cover art for TEENAGE RABBIT HOLES: Debbie Ging.

The Mick Clifford Podcast


A new study into how teenage boys are drawn down rabbit holes online to content that is misogynistic and possibly have a traumatic impact on their development was published recently by DCU. The research shows that social media companies are now drawing teenagers towards influencers who are spreading all manner of negative material simply to make money. What can be done about it by regulators, parents and society in general? And what will the impact be for tomorrow’s adult males. Professor Debbie Ging from DCU’s anti bullying centre is this week’s guest.

More episodes

View all episodes


    Some had billed the Euro and local election the most important in a generation. Others said they all say that. One way of the other there were shocks, surprises and a few very interesting takeaways. Irish Examiner Political Editor Elaine Loughlin gives the run down on all that went on all it tells us about what to expect in the coming months.
  • HUNTED: Dan Lawton

    One of the most fascinating personal stories to emerge from the decades of violence in the North is that of Kevin Barry Artt. He was wrongly convicted of murder, on the word of a supergrass. He was part of a huge breakout from the Maze prison even though he wasn’t a member of the IRA. And he eventually became the focus of a concerted effort by the British government to extradite him from the USA to where he had fled. His story is now told by his onetime lawyer, Dan Lawton, who also moonlights as a writer. Dan is this week’s guest to talk about Hunted, The Kevin Barry Artt Story.
  • TO BRUSSELS WITH LOVE: Theresa Reidy

    With European elections coming over the horizon next week we got political scientist Dr Theresa Reidy to tell us just what exactly we will be voting for. She outlines the job of an MEP, who is the best kind of person to send and what we should know about and expect from what is our parliament. Theresa also runs the rule over the novel mayoral election in Limerick which could herald the beginning of a new way of doing governance in this state.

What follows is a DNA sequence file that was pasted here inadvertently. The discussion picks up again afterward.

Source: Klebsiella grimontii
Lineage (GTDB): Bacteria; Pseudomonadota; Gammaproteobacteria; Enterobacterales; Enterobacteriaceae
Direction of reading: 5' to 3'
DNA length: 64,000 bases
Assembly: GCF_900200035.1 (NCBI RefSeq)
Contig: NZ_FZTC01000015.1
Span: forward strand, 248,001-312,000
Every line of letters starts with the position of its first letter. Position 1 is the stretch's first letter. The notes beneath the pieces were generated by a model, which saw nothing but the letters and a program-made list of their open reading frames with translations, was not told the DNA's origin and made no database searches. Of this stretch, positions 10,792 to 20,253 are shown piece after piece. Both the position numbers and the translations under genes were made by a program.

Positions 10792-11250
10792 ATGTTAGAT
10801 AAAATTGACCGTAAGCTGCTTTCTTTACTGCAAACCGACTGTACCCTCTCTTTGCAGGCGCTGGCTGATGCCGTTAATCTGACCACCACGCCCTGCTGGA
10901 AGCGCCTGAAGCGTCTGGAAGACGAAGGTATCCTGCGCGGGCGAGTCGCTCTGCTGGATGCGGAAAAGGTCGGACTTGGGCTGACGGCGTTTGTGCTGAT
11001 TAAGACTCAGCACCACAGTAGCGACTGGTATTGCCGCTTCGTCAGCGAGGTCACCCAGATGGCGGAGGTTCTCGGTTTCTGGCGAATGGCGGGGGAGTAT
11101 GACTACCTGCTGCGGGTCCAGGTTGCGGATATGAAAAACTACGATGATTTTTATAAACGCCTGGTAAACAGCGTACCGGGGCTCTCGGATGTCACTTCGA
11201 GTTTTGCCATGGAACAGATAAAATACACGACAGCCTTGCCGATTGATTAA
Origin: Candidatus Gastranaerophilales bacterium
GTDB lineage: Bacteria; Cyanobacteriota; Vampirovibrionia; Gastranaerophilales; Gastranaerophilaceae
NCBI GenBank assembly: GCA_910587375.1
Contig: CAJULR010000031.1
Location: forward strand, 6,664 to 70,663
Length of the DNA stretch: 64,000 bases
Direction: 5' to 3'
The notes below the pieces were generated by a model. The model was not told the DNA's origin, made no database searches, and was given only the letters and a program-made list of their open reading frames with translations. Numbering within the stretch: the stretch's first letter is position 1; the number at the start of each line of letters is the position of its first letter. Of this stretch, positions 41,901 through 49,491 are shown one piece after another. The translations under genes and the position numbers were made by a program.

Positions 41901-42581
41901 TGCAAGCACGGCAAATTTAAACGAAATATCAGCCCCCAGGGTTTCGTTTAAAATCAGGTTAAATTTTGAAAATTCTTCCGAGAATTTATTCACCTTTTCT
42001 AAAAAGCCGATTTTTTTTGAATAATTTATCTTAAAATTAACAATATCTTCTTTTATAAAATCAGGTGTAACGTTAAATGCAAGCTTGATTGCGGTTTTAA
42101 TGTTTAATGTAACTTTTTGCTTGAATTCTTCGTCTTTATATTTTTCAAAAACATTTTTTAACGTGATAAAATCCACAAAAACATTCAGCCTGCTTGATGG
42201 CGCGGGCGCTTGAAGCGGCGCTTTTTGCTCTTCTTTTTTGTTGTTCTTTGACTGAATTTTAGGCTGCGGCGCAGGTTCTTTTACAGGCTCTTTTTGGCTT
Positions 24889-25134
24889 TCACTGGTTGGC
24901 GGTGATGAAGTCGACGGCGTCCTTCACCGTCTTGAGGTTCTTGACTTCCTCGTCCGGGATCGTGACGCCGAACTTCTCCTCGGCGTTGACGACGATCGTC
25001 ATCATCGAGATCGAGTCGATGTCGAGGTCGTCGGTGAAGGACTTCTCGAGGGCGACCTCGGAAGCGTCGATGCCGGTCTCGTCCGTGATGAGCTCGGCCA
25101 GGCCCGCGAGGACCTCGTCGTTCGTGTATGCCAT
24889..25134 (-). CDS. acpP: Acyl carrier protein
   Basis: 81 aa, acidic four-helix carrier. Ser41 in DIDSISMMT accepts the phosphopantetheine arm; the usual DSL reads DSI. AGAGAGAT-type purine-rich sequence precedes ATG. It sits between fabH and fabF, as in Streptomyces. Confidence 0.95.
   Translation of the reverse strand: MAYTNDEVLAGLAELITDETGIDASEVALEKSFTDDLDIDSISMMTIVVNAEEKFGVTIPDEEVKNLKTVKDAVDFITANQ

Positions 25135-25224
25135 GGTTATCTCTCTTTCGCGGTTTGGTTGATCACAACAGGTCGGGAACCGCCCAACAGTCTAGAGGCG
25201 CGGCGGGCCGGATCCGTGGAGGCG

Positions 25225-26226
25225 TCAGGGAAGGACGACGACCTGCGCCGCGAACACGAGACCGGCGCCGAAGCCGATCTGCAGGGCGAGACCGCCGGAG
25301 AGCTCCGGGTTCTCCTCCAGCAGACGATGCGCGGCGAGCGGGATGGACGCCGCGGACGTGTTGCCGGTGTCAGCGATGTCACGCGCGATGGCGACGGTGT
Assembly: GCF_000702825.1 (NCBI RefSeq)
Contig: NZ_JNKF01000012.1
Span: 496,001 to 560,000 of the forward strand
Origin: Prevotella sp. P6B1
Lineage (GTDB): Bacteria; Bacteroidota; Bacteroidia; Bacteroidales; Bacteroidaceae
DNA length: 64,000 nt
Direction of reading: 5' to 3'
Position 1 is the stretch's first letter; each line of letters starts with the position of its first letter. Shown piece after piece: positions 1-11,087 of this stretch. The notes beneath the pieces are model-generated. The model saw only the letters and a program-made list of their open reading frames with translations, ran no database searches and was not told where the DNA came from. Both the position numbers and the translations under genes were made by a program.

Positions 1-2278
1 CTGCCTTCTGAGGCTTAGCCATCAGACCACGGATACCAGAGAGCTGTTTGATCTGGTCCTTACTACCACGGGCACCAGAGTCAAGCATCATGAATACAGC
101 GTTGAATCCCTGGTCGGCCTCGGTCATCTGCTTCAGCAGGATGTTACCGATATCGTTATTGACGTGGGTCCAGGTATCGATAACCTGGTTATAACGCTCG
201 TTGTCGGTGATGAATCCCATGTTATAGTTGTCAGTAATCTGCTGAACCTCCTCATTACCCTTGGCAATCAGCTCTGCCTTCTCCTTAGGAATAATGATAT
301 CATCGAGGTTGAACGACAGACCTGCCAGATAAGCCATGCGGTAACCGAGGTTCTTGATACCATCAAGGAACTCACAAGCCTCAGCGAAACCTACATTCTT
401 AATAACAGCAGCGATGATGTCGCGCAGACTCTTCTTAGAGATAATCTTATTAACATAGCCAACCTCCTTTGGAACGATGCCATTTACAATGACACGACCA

• EXAMINING THE EDITOR: Tom Fitzpatrick.

    This week’s guest on the podcast is Irish Examiner editor, Tom Fitzpatrick. Tom talks about the challenges in today’s media world, from attempting to provide a fact based and balanced newspaper, both in print and online, to protecting journalists who are often targeted by those intent of creating divisions and hatred. He gives an insight into the job of a modern day editor who has all the traditional duties of editing, driving and creating a newspaper while combining that with carving out an online niche that will ensure sustainability into the future. And he tells why despite the challenges and long hours, he still gets a buzz from being at the centre of telling the news.

    This week’s guest on the podcast is one of Ireland’s leading criminal law solicitors, Frank Buttimer. With over forty years in practice Frank Buttimer has represented clients in some of the most high profile trials over the decades. He also has some interesting insights in the type of crime that is coming before the courts these days, particularly in the area of sexually motivated crime.

    The fiftieth anniversary of the Dublin Monaghan bombings falls on 17 May. Thirty four people died in the four bombings in what was the worst tragedy in the state since the Civil War. Families were marked for life by the killings but beyond the human tragedy there was also a state scandal associated with the day. Over the years it has emerged that both the Irish and British governments of the day showed no interest in investigating the crime and bringing perpetrators to justice. Retired senior garda John O’Brien has written a book about the case, focusing on the political and policing elements in the aftermath and why there appeared to be a lack of willingness to find out who had bombed Dublin and Monaghan. John O’Brien is this week guest.
  • HERO’S BROKEN WINGS: Roger Casement

    One of the most tragic figures from the revolutionary period was Roger Casement, global humanitarian, Irish rebel, hung as a traitor. A new biography Broken Archangel – The Tempestuous Lives of Roger Casement provides a fascinating account of this complex figure and the times he lived in. It also answers definitively the questions around whether his diaries, used to blacken his name ahead of his execution, were forged. The book’s author, Ronald Phillips is this week’s guest on the podcast.

    After forty three years the families of the forty eight young people who died in the Stardust fire in Dublin in February 1981 have finally received a form of justice. The longest running inquest in the history of the state returned a verdict of unlawful killing in all forty eight deaths. How did it get here, what did the inquest here and where can it go from here. The Irish Examiner’s Sean Murray has been following this story most of his career and he is this week’s guest on the podcast.